But the Coast Guard now acknowledges the poorly-publicized plan -- which was quietly published in the federal register in August -- ignited an outcry in part because the agency failed to properly inform the media and the public.Tried to sneak it through? No, say it ain't so.
"They tried to sneak it through," said Michael Bradley, the mayor of Sarnia, Ontario, a Canadian town of 75,000 at the southern tip of Lake Huron.
The Coast Guard halted the firing exercises in August and scheduled public hearings that are nearly complete, saying it will listen to public comment before deciding whether to proceed.
Mayors on both sides of the border including Toronto's David Miller, Chicago's Richard Daley and Bradley have criticized the Coast Guard's proposal as ill-conceived and dangerous.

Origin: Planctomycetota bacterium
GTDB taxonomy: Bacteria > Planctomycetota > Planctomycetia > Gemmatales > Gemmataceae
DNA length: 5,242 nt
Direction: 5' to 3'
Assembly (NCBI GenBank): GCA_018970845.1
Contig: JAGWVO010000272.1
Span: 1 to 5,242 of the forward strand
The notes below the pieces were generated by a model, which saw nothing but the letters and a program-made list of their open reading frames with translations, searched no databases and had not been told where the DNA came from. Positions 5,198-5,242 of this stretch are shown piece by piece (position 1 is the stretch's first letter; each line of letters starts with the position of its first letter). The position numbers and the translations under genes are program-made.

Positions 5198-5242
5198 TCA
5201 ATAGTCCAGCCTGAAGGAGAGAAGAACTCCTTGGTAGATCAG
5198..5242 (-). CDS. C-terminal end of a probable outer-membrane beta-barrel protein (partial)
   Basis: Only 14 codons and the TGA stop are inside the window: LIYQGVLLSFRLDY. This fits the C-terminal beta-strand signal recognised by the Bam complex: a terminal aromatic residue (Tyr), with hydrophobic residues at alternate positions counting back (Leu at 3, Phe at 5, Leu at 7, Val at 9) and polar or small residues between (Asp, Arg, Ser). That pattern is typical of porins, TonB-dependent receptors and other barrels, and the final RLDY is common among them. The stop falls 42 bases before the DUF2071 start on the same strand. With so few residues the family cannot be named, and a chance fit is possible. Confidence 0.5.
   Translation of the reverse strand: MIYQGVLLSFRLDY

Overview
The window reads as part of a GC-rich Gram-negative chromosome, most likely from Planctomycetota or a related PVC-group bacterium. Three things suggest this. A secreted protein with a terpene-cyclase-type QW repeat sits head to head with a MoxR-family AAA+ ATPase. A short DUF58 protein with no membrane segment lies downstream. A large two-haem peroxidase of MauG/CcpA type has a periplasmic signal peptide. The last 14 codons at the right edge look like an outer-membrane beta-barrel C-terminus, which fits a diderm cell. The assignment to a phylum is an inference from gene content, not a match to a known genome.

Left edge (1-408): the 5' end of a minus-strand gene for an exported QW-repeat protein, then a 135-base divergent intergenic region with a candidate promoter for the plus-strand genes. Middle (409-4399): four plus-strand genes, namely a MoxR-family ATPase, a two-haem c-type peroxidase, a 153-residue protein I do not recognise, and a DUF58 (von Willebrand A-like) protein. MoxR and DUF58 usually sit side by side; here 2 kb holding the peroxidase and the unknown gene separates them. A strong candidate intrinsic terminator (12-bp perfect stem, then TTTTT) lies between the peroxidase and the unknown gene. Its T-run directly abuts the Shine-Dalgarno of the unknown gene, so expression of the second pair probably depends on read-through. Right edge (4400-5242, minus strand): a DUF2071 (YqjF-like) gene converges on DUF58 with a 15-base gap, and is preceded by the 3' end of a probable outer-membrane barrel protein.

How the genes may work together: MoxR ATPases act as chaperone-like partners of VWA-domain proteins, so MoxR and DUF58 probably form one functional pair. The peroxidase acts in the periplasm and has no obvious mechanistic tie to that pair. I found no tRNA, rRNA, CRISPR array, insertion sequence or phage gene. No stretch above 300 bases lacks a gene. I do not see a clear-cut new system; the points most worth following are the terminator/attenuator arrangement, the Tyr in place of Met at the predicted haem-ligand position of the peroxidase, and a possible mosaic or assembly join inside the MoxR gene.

Later the article swings around to environmental concerns:
Environmental groups are demanding the Coast Guard perform a full-scale environmental impact study and secure a government permit for what they say would amount to dumping 7,000 pounds of lead as well as other metals in the lakes each year.Wait a minute. Lead from fishing tackle has been banned... but we want to shoot more than 3 tons into the lakes every year?
"A lot of the public criticism was that there's already a lot of military waste at the bottom of the lakes that we've been trying to clean up," said Marc Fink, who belongs to a group in Duluth, Minnesota, that has threatened a lawsuit to block the plan.
Lead is a dangerous toxin to animals and humans that is already prohibited from use in fishing tackle, said Jennifer Nalbone of the environmental group Great Lakes United.
Well, doing it in the name of homeland security makes it okay, right?